Cuzinlogic blog review

"From the lively text to the colorful and whimsical illustrations, it's a book youngsters will want to flip through again and again... Oscar's adventure into outer space and to the moon is fun and his return home to nap is the perfect ending, making this a delightful bedtime story for toddlers and preschoolers. Highly recommended." 
Kid Konnection

"Oscar is so bloated he drifts off into space before returning home, satisfied and sleepy. It’s good, simple fun, and Preston’s bright, stimulating illustrations, full of swirls and strong contrasts, will captivate children as the verses are read... Oscar is bright, jolly, and silly enough that youngsters will love it." 
Quill & Quire


Tuesday, June 5, 2012

June Readings

-->Saturday June 2, 2012. 12-4:30. Anchor Archive Presents: Crowd Control Sound & Art Fair
DIY of all kinds - zines, record labels, artists+++
John Wall Barger poetry reading
Khyber Arts Society. 1588 Barrington. Halifax, NS.

Wednesday, June 6, 2012 at 7pm
John Wall Barger launch of Hummingbird
The Agricola Project
2539 Agricola Street. Halifax, NS.

Friday June 8, 2012 at 7pm.
Poetry reading with John Wall Barger, Alice Burdick and Jaime Forsythe.
The Makery. 228 Lincoln Street, Lunenburg, NS.

Monday June 11, 2012 at 7pm.
Sponsored by the Writer's Federation of Nova Scotia
John Barger with Alice Burdick and Jaime Forsythe
WFNS. 1113 Marginal Road. Halifax, NS.

June 12, 2012 at 7 pm.
Ariel Gordon reading with Brian Henderson, Méira Cook, Jan Horner,
Maurice Mierau and Jennifer Still
McNally Robinson Booksellers. 1120 Grant Avenue. Winnipeg, MB

Saturday June 16, 2012 at 7 pm.
Darryl Whetter, John Wall Barger and Cory Lavender
Argo Bookshop. 1915 Ste Catherine W. Montreal, Quebec.

Tuesday June 19, 2012 at 8pm.
John Wall Barger at the Art Bar Poetry Series.
Paupers Pub (2nd flr), 539 Bloor St. W., Toronto, ON.

Wednesday June 20, 2012 at 7pm.
Laura Lush, John Wall Barger and Shane Neilson
Victory Café. 581 Markham St. Toronto, ON.

Monday, June 4, 2012

Steven Heighton's Paper Lanterns


10 September, Nara

At every historical site we visit we're impressed by the determination of the holidaying Japanese to record their day.  Everywhere families and groups of friends pose before temples or at the edge of ponds.  Single holidayers use self-timed cameras or politely approach strangers and ask for help.  The kind of shot that many foreigners prefer—views of famous structures or natural phenomena from which all sign of human presence has been banished by the frame—are almost never taken.
            I wonder if the reason for this is that the Japanese feel intimately involved with their culture—or in the case of this family posing behind the No Trespassing sign in the rock garden (most Japanese will violate rules only in pursuit of a good picture), because they don’t consider nature as something alien and exclusive.  Here nature is not so much associated with wilderness and natural forces—which in Japan, after all, are mainly dangerous: earthquakes, tsunamis, typhoons—as it is a thing collectively altered, harnessed when possible, even miniaturized.  Moulded.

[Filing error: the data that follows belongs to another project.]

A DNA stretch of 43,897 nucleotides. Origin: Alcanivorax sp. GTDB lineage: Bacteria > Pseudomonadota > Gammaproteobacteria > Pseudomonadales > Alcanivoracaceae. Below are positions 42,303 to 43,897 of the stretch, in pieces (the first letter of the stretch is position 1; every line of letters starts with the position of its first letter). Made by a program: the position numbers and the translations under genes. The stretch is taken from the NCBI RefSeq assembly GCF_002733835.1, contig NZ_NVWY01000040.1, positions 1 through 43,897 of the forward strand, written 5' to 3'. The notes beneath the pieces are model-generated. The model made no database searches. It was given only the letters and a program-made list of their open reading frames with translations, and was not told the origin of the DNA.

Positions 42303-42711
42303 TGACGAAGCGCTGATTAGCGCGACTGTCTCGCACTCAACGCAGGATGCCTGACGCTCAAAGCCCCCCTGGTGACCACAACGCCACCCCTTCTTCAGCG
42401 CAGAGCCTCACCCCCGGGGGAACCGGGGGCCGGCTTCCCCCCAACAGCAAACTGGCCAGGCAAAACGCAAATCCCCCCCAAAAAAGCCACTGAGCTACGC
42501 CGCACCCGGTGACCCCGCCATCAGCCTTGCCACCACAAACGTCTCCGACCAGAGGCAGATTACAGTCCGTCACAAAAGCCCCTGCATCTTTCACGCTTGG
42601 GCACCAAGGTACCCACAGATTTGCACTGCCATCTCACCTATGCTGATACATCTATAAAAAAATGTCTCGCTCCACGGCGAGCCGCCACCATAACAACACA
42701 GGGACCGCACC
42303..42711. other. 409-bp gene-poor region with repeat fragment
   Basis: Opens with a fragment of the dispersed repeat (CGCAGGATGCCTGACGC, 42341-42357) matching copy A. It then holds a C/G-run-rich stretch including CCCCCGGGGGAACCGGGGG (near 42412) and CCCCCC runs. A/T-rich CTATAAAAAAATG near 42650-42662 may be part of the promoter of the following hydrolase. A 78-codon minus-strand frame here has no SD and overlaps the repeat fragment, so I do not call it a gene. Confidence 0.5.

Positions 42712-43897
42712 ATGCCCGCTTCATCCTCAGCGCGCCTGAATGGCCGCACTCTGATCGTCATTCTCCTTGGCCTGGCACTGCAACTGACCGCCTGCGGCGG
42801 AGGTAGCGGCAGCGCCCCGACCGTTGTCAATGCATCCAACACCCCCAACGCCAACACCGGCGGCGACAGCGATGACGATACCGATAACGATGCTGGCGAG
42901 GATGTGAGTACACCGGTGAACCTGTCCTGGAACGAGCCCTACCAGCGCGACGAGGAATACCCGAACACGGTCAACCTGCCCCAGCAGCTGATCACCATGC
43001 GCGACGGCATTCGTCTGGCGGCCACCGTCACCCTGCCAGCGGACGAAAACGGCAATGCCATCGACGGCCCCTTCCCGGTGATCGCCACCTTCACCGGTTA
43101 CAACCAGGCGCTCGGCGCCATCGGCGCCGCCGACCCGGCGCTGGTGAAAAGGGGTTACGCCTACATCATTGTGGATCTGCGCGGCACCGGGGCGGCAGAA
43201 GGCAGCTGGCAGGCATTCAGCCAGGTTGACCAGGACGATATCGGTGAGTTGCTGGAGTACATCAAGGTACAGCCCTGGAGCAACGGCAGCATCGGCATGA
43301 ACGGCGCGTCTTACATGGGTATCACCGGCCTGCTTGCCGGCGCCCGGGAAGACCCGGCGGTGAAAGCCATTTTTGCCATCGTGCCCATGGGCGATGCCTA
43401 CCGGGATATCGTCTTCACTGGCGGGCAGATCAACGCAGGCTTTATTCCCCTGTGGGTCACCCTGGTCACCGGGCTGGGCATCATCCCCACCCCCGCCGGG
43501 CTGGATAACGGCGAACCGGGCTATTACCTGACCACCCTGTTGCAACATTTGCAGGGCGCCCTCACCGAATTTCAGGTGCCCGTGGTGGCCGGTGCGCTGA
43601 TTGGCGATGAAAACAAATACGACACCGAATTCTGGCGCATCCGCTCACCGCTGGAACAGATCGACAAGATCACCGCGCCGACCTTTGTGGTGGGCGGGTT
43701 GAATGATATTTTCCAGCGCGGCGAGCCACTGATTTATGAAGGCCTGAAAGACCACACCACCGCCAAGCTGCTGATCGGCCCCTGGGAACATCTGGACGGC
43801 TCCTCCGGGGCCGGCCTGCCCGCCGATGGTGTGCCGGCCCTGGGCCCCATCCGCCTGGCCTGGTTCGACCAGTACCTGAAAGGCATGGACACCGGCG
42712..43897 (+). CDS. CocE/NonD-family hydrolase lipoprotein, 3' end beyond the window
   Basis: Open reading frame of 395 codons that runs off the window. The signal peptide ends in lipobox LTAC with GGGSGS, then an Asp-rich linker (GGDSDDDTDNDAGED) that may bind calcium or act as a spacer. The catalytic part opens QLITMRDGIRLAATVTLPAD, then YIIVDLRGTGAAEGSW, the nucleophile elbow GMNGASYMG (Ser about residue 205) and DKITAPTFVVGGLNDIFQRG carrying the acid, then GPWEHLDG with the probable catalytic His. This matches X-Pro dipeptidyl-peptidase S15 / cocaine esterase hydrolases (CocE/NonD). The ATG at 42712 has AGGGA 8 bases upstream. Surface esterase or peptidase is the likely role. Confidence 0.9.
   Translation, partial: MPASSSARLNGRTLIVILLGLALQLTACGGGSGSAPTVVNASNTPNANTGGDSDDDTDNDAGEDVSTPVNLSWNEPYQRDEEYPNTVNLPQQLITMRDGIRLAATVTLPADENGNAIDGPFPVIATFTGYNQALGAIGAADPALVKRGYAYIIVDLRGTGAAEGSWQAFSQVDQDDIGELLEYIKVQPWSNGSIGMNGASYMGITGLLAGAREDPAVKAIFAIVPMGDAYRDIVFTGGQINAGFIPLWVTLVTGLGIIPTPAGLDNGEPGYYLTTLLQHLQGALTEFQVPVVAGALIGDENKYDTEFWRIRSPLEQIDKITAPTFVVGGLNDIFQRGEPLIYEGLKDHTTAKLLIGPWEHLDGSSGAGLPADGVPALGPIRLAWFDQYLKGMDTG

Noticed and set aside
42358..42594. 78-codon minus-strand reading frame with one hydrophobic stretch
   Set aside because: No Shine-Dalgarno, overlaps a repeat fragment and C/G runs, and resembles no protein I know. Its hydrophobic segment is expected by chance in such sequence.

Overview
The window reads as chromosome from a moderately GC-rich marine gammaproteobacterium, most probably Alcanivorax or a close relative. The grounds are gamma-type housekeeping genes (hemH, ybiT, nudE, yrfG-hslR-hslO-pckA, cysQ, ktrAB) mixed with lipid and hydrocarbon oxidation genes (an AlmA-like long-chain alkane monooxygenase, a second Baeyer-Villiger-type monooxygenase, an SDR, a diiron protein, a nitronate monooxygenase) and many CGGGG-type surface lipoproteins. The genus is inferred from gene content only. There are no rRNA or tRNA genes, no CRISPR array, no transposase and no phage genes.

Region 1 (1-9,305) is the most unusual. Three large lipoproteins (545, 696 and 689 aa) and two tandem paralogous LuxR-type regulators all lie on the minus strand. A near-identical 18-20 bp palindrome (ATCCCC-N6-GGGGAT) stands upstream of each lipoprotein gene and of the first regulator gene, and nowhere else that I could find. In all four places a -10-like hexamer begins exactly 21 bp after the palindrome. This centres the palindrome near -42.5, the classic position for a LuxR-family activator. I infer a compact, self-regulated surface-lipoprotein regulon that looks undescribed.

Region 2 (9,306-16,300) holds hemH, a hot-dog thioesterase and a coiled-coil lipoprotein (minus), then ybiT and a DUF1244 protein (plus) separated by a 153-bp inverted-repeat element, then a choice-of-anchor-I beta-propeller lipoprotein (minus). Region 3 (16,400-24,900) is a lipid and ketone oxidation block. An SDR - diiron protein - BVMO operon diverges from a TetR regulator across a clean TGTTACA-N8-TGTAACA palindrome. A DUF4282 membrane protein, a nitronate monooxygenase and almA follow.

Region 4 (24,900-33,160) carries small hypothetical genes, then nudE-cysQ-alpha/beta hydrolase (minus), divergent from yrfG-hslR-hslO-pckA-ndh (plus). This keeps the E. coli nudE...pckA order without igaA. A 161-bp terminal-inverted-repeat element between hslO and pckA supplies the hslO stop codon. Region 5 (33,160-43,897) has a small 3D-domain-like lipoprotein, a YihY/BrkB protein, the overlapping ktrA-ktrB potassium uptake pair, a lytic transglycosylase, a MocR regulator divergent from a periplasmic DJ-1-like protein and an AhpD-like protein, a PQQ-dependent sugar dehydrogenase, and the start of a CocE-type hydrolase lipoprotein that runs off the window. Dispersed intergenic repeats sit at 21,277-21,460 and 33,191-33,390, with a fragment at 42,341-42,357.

She has another idea.  In a society so racially uniform, and exhibiting such unanimity of opinion and conformity in dress, people need to verify their identity at times, to establish their individual existence in the crowd.  They may derive their sense of security from inclusion in that crowd, that larger circle, extended family—yet even the most egoless citizen sometimes feels driven to picture and trace smaller circles within circles, concentric and secluding, until at the centre there is only . . . what?  A face, perhaps, a single eye: focused as if under a lens.
            The camera winks.  Producing at even the highest shutter-speed a stable record, a proof.  Millions of photograph albums tracing the progress of tiny lives through a huge subsuming culture and its holidaying crowds.  It may be that the weekend is largely for this: to authenticate an identity being developed by instalments, within a much larger frame.  This family standing by an old frogpond as I focus and frame them, invite them to smile.  Click.

From Steven Heighton’s Paper Lanterns: 25 Postcards from Asia
with photographs by Mary Huggard
Palimpsest Press 2006
Limited edition chapbook
ISBN 0-9733952-5-7

Hummingbird Book Launch

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Wednesday, June 6, 2012 @ 7pm
John Wall Barger book launch
The Agricola Project
2539 Agricola Street.
Halifax, NS.